Frequently mutated genes/pathways and genomic instability as prevention targets in liver cancer: Beyond the Abstract

Hepatocellular carcinomas (HCCs) have been known to have a high degree of heterogeneity and aneuploidy, which are obstacles to designing therapies. Contemporary targeted therapies may be rendered ineffective against cancers with high heterogeneity. In fact, all stages combined, the 5-year survival rate for HCCs is approximately 15-17%, a frustrating low rate. 

The increasing number of cancer analysis data with next generation sequencing (NGS) enables researchers to better understand cancers; from the mechanism of carcinogenesis, frequently mutated genes, evolution, to potential weaknesses that can be exploited clinically for cancer prevention and therapy.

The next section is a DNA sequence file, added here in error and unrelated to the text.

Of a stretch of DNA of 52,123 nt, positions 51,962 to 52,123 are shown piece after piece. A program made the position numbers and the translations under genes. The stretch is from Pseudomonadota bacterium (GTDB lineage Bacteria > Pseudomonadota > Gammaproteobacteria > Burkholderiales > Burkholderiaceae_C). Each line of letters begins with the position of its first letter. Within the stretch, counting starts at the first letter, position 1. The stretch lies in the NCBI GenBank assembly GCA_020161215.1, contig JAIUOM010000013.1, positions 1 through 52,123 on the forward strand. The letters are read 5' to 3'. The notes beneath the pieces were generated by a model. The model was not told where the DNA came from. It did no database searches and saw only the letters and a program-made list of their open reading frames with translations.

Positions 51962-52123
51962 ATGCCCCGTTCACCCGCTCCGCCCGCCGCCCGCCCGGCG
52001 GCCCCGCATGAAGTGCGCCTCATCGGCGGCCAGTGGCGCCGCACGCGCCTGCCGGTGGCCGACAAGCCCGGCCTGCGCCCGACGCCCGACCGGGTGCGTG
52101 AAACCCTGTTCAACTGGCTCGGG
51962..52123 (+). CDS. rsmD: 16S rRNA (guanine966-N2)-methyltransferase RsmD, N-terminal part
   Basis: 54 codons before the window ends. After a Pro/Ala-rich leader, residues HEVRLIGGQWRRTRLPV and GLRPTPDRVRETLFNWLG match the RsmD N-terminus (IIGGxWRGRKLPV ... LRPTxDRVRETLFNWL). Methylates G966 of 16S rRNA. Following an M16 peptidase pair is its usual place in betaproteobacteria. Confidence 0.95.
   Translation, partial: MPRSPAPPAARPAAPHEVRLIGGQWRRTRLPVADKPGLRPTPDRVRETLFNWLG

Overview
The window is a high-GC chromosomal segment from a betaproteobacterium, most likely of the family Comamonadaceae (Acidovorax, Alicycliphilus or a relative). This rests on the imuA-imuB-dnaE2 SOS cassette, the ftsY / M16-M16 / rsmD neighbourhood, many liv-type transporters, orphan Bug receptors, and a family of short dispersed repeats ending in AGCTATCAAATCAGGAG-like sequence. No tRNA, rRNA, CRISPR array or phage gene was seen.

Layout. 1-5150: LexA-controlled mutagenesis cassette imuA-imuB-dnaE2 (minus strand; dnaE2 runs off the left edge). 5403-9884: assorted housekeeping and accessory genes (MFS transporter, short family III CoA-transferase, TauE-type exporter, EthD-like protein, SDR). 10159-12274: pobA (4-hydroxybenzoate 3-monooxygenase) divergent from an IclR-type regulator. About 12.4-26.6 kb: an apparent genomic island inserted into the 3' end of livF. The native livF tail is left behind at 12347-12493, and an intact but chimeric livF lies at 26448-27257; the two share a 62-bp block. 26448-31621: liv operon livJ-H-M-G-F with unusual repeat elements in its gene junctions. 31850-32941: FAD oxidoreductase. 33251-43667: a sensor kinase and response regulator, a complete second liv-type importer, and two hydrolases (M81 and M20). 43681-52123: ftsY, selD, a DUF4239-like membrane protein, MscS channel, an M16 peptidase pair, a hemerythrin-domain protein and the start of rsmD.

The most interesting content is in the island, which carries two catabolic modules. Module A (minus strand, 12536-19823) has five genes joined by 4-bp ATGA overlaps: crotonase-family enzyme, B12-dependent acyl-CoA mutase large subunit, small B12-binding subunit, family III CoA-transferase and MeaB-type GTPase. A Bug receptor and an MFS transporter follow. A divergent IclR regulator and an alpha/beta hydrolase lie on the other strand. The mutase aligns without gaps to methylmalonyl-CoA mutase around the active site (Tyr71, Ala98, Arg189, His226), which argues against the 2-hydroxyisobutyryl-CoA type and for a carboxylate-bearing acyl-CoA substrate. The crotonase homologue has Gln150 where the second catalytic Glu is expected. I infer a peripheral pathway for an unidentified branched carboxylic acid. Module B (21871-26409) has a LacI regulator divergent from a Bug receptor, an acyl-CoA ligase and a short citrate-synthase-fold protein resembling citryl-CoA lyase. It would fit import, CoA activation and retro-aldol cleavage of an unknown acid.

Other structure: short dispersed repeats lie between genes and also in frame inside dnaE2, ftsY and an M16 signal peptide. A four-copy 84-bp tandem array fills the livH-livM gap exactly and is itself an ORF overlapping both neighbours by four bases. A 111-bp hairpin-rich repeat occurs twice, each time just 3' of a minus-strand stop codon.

We have been investigating “genomic instability and cancer” issue. In this review, based on contemporary NGS data for HCCs, we listed frequently mutated genes in HCCs, described the functions of affected genes and pathways, and discussed the underlying mechanism of heterogeneity in HCCs. Although the number of mutations with high penetration (<10%) was limited, many frequently mutated genes in HCCs have functions to prevent genomic instability (both Chromosome instability and Microsatellite instability). Notably, the pathway analysis suggested that oxidative stress management may be critical to prevent the accumulation of DNA damage and further mutations. Therefore, to prevent or delay HCC development, we suggested; 1) to attenuate Wnt and/or EGFR signaling, 2) to reduce Reactive Oxygen Species through anti-oxidant supplementation, and 3) to reduce DNA damage by controlling exposure to DNA-damaging agents or other DNA-damaging events, such as inflammation or alcohol consumption.

As exemplified in this work, advances in -omics-based tumor analysis and understanding should help developing effective countermeasures for HCCs and other cancers.
 
Written by: Hiroshi Y. Yamada, Ph.D.


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